Regardless of whether these beliefs are true or not, are these claims contradictory with one another? It seems they are to me, and if this is true, under what circumstances can these claims be made non-contradictory?

God's being omnipotent does not appear to violate our having free will. If it did one would only have to modify the meaning of either omnipotence or free will to make the concepts consistent.

What might cause problems is if we add in God's omniscience about the future. If God knows what we will choose to do in the future do we really have free will? There are at least two ways around this that preserve God's omnipotence/omniscience and our free will:

  1. Open Theism: After God gave us free will he no longer knows what the precise future will be. This is how James Rissler describes this position:

Open Theism is the thesis that, because God loves us and desires that we freely choose to reciprocate His love, He has made His knowledge of, and plans for, the future conditional upon our actions. Though omniscient, God does not know what we will freely do in the future. Though omnipotent, He has chosen to invite us to freely collaborate with Him in governing and developing His creation, thereby also allowing us the freedom to thwart His hopes for us. God desires that each of us freely enter into a loving and dynamic personal relationship with Him, and He has therefore left it open to us to choose for or against His will.

If God gave us free will through his omnipotence then our precise future actions are no longer something knowable about the future. Both our free will and God's omniscience/omnipotence are preserved without contradiction.

  1. Anti-Realism About the Future: Just because we can formulate sentences describing the future does not mean that those sentences have true-false poles. Here is how Michael Dummett describes neutralism about the future related to future events: (page 323)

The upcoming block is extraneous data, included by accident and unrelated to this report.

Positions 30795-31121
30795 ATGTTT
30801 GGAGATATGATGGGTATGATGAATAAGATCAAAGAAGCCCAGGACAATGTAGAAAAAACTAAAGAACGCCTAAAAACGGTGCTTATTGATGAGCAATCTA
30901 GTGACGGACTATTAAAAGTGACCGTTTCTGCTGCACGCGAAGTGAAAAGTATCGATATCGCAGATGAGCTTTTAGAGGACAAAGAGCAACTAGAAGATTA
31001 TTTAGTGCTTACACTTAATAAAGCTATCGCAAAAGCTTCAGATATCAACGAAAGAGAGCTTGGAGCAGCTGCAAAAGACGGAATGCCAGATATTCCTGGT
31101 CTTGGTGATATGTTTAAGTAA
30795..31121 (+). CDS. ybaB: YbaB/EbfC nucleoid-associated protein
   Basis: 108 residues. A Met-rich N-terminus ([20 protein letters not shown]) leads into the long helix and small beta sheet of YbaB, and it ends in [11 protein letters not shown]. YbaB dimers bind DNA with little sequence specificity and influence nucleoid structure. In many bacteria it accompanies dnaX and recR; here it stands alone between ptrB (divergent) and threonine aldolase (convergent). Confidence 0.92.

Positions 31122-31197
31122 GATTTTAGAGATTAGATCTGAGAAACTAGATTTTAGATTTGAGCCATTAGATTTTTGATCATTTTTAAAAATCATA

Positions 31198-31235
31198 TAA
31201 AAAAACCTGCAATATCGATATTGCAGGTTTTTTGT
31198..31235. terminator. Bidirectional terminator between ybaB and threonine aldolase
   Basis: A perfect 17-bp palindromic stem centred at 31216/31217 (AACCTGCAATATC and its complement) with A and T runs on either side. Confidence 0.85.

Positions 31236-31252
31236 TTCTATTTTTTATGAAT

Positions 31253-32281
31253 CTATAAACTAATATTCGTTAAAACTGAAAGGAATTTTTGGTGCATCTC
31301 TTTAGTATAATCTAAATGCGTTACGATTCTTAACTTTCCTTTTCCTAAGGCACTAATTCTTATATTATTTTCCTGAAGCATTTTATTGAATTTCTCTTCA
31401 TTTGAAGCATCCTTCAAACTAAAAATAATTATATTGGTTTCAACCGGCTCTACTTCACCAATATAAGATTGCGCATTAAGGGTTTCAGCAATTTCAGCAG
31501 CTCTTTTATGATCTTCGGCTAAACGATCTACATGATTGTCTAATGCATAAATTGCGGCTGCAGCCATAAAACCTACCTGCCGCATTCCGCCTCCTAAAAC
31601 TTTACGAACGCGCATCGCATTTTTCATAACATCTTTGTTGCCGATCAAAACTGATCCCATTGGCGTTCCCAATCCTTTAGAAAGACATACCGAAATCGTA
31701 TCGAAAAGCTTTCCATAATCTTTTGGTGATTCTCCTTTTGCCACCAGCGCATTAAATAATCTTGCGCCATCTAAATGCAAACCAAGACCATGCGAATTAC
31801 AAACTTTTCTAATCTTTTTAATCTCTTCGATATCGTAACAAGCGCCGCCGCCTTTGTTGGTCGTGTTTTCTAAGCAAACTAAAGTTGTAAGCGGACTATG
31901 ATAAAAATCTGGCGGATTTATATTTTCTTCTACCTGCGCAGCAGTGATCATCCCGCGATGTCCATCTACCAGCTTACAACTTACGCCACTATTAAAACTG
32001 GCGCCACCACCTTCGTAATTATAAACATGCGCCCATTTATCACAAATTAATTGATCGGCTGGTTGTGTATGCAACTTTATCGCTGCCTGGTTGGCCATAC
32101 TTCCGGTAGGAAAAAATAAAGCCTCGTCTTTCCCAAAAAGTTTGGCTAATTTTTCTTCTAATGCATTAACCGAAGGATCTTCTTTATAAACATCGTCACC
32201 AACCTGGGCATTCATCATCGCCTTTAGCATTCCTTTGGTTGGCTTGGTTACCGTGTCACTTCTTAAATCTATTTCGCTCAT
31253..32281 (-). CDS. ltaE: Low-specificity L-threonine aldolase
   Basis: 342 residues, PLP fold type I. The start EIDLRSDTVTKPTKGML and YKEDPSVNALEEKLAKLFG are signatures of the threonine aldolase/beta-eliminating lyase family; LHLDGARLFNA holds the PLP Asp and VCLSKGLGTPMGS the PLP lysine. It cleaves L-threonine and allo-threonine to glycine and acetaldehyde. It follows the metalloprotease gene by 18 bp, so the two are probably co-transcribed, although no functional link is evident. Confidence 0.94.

Consider neutralism about the future, by contrast. The neutralist maintains that future-tense statements cannot be considered to be rendered true or false by what is in fact going to happen, because he denies that there is, now, any one determinate future course of events....

This allows free will whether God granted it to us or not. It also preserves God's omniscience because, again, God knows everything there is to know. The precise future is not something there is to know.

Dummett, M. The Logical Basis of Metaphysics. (1991) Harvard University Press.

Rissler, J. Open Theism. Retrieved on July 19, 2019, from the Internet Encyclopedia of Philosophy at https://www.iep.utm.edu/o-theism/


Mankind, Free Will and Predestination

The general meandering thoughts, and vague interpretations found in the Religious literature and opinion columns, regarding supposed cryptic Biblical statements as to "Predestination" are similar in nature and context, to Ten Thousand Angles Arguing on the Head of a Pin.


Because such metaphysical opinions skirt the real questions involved in this subject.

The real question regarding predestination is, could God have made a rock he couldn't pick up. Before “Clicking Out”, please note that, yes, this old, worn out phrase, has great internal, philosophical, value especially in light of the discoveries and data now understood by simple man in his quest for knowledge of his environment.

I believe the answer is, "Yes".